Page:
I have to admit that I do the same. But I suffer from lack of self-confidence, and I do ask people what they think. And then I do brood about it later.

No problem at all in posting that link on this thread. It is very relevant.
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Re: AMF Question #19 ~ A Matter of Measurements

Unread postby Theresa » Wed Nov 05, 2008 12:47 am

Liz, it seems to me that asking someone what they think is a little different than asking someone to tell the absolute truth. When you ask someone what they think, it gives them the opportunity to word what they have to say in more gentle terms.

I think that when someone asks for the absolute truth, they already know it's not good news, because you know, no one ever asks for the absolute truth when something is good. So maybe part of the reaction of brooding and then getting angrier and angrier over what was said is just finding a scapegoat for what they already knew was bad.

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Re: AMF Question #19 ~ A Matter of Measurements

Unread postby Liz » Wed Nov 05, 2008 12:00 pm

Theresa, that is another very good point, and thus why Hemingway says it is "very diffifult to do", assuming the truth is not all good and probably not really what someone wants to hear. Welcome to the discussion, BTW.
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Re: AMF Question #19 ~ A Matter of Measurements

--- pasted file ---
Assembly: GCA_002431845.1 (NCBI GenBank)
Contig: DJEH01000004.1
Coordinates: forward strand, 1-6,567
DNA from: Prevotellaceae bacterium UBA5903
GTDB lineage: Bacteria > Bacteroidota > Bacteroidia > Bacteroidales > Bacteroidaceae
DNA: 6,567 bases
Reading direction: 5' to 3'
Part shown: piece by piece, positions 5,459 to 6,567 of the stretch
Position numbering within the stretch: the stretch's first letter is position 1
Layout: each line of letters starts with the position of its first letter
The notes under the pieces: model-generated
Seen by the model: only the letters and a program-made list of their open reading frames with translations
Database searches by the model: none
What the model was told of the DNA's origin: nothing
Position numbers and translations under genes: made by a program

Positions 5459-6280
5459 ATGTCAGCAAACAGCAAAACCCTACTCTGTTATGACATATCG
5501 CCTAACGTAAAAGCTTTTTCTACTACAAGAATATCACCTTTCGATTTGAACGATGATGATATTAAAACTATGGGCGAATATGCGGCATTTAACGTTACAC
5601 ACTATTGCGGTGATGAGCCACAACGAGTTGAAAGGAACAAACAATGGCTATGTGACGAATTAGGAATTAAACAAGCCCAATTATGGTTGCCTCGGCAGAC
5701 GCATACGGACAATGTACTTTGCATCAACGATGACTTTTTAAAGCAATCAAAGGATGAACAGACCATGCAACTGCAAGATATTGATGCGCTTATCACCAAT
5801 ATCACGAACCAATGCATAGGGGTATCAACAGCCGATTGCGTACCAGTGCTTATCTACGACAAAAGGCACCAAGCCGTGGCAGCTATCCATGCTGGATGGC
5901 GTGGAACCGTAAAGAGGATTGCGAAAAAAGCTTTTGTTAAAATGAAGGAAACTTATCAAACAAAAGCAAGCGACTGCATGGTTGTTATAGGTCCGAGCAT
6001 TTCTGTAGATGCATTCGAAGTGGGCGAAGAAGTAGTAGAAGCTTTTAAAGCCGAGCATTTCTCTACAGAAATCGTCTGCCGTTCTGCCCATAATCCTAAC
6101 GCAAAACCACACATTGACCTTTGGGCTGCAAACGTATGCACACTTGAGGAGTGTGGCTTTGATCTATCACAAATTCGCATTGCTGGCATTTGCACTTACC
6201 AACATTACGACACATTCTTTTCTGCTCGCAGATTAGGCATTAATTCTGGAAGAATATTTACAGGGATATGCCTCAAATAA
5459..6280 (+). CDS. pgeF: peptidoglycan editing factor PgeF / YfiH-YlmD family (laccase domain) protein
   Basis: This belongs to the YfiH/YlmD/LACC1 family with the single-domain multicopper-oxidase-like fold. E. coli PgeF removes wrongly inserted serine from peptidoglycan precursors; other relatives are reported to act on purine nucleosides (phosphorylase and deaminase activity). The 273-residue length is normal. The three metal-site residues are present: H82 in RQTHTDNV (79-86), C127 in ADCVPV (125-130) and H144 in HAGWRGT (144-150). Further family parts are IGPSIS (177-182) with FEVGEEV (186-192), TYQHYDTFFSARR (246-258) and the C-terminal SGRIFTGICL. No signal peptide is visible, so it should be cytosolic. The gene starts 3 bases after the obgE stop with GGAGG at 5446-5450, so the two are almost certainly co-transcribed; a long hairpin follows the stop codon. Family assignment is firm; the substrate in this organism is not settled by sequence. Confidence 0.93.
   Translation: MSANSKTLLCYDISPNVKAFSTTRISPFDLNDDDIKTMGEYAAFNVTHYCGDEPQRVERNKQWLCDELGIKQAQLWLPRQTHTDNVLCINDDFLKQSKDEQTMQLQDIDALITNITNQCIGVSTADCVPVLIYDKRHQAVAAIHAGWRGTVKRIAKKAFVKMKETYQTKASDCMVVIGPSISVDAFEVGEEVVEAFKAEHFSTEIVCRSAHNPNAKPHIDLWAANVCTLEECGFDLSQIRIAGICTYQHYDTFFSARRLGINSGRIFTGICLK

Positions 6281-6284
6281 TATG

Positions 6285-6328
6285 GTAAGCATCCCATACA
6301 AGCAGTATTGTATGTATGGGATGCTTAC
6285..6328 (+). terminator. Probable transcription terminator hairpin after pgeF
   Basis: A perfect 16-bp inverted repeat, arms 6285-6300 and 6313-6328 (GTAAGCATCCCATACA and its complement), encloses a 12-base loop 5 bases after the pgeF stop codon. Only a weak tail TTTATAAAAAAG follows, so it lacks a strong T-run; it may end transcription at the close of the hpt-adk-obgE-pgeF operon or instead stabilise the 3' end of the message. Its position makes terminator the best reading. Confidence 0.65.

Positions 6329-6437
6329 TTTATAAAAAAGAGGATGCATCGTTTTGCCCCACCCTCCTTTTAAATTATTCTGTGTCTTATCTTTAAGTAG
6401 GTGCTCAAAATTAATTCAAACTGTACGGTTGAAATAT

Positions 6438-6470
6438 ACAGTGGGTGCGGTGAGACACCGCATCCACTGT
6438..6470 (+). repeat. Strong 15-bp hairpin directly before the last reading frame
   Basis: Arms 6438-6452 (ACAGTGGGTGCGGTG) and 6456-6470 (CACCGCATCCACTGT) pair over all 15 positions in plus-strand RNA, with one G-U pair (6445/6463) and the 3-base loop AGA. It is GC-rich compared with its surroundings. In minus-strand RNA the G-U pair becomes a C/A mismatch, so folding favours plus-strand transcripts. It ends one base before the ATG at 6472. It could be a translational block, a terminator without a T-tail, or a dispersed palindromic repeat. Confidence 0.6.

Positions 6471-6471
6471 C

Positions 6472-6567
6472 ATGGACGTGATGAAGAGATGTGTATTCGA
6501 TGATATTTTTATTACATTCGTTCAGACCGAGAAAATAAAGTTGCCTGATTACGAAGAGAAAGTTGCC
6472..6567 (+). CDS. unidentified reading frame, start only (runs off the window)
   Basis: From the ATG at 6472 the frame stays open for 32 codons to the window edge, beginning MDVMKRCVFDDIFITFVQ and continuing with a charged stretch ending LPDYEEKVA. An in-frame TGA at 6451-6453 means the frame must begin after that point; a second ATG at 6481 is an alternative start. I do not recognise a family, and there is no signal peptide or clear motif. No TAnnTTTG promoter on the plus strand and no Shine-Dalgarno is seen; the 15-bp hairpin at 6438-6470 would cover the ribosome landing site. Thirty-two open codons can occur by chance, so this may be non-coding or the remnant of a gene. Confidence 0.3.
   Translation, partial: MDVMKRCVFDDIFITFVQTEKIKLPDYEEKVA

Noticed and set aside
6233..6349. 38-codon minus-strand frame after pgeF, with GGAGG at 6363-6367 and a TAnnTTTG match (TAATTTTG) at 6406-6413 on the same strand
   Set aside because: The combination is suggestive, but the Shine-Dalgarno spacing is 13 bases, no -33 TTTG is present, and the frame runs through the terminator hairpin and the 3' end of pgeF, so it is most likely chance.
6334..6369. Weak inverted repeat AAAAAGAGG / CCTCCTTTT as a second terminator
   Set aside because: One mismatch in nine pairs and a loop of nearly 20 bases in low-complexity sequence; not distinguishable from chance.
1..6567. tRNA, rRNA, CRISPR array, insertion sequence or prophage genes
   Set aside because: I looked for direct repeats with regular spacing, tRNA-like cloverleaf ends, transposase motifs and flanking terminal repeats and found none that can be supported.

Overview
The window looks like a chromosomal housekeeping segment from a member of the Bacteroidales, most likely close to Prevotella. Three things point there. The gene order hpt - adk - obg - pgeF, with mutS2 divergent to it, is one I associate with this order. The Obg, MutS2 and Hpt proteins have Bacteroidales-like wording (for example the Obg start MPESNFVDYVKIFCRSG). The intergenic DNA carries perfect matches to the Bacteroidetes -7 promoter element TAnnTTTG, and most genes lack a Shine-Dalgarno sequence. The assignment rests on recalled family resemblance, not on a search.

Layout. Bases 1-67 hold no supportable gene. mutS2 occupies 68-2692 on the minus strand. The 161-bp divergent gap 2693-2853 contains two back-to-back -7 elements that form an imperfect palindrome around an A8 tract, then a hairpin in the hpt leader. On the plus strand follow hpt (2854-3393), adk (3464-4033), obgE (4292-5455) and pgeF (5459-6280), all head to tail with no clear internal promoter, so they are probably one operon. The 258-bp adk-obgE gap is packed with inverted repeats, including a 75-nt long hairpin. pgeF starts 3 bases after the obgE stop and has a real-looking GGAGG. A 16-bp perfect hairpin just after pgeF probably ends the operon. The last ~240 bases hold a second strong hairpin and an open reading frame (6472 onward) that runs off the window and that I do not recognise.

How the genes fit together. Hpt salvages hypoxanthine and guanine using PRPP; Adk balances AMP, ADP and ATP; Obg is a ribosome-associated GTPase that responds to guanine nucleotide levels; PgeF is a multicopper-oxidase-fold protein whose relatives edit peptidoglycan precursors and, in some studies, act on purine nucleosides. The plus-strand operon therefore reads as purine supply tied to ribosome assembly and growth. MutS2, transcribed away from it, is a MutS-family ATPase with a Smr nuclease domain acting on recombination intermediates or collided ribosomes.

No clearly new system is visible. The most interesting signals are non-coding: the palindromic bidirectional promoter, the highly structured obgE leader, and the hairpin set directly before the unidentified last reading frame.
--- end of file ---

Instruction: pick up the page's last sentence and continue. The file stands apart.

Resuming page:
Unread postby Buster » Wed Nov 05, 2008 6:13 pm

Do you think that when Hemingway says that telling the absolute truth is difficult, he is referring to the idea that there may not even be an "absolute truth" (that is, one's perceptions and circumstance dictate what is perceived as "truth")?
As time passes, or through brooding or reflection, what passed for truth originally may take on a very different aspect.
As gemini said:
Since AMF has many not so gracious things said about his friends it seems Hemingway himself is guilty of brooding on things and retaliating later.

I was taken by the line
My words would become something that would have to be destroyed and sometimes, if possible, me with them.”
On some level, this made me really wonder just how brutal Hemingway was toward his friends. In my experience, real candor strengthens a true friendship, while half-truths posing as honesty lead to the sort of destruction he seems to have experienced.

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Re: AMF Question #19 ~ A Matter of Measurements

Unread postby Liz » Wed Nov 05, 2008 6:31 pm

True, Buster. One person’s truth is not necessarily the same as another’s. Depending on what we are talking about, it is probably just an opinion. But I think he is referring to the truth according to Hemingway—what Hem thought. Maybe Fitz didn’t see it that way. Maybe he thought Hem’s word was law.

Real candor can strengthen a relationship as long as it is not given in a brutal fashion. I have always felt a sense of security with friends who I know will let me know how it is, no matter how hard it is to hear. I always know where they stand.
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Re: AMF Question #19 ~ A Matter of Measurements

Unread postby Lady Jill » Thu Nov 06, 2008 12:12 am

I really enjoyed all your thoughts on this question. Truly if one needs to ask for a "honest anwer" than there may very well not be a true friendship there. I too "brood" over things that may bother me about a friends comments etc., only to finally say something honestly. I think that comes from wanting acceptance, a hard thing to acknowledge.

I didn't realize that Hemingway committed suicide, nor that he wrote this AMF a year before.